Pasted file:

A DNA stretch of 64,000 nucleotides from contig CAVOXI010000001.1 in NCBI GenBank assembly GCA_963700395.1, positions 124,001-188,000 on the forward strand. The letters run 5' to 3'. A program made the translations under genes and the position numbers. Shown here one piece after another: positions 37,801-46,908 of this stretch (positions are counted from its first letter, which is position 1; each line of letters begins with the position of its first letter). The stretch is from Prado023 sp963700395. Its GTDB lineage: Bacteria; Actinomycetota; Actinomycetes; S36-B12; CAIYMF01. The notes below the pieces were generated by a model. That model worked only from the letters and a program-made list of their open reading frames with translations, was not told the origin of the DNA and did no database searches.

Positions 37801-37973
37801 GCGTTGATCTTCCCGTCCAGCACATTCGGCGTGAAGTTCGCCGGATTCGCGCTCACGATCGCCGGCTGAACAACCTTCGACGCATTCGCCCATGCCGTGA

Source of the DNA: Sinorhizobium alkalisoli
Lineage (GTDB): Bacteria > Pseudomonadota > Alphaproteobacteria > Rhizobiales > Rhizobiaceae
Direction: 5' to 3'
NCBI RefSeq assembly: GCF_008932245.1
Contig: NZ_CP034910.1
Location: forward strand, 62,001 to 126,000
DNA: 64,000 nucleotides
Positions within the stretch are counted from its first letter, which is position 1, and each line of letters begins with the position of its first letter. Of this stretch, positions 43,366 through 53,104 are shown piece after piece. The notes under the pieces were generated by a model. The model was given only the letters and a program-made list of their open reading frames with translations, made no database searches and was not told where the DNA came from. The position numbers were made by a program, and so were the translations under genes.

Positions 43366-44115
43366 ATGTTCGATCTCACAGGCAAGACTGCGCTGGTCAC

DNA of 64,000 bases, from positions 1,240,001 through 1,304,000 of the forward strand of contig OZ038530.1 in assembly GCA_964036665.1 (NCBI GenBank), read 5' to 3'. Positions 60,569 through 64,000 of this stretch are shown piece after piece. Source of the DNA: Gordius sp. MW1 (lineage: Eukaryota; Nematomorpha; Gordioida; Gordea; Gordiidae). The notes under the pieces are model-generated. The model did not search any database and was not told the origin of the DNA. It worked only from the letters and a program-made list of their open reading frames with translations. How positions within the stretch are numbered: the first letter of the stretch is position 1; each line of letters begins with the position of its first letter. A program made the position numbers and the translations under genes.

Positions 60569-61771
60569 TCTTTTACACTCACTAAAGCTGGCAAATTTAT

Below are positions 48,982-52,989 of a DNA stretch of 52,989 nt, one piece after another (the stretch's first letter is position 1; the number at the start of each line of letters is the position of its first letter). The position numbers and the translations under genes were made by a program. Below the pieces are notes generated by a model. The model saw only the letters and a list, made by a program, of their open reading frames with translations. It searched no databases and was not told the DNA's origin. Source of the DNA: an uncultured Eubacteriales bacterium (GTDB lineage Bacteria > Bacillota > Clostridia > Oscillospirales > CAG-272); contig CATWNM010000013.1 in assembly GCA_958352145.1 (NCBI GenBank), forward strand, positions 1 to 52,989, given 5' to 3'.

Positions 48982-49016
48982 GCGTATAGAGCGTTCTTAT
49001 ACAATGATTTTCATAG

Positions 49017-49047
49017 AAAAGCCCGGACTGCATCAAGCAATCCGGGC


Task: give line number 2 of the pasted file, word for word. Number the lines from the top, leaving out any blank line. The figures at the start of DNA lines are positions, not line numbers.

Positions 37801-37973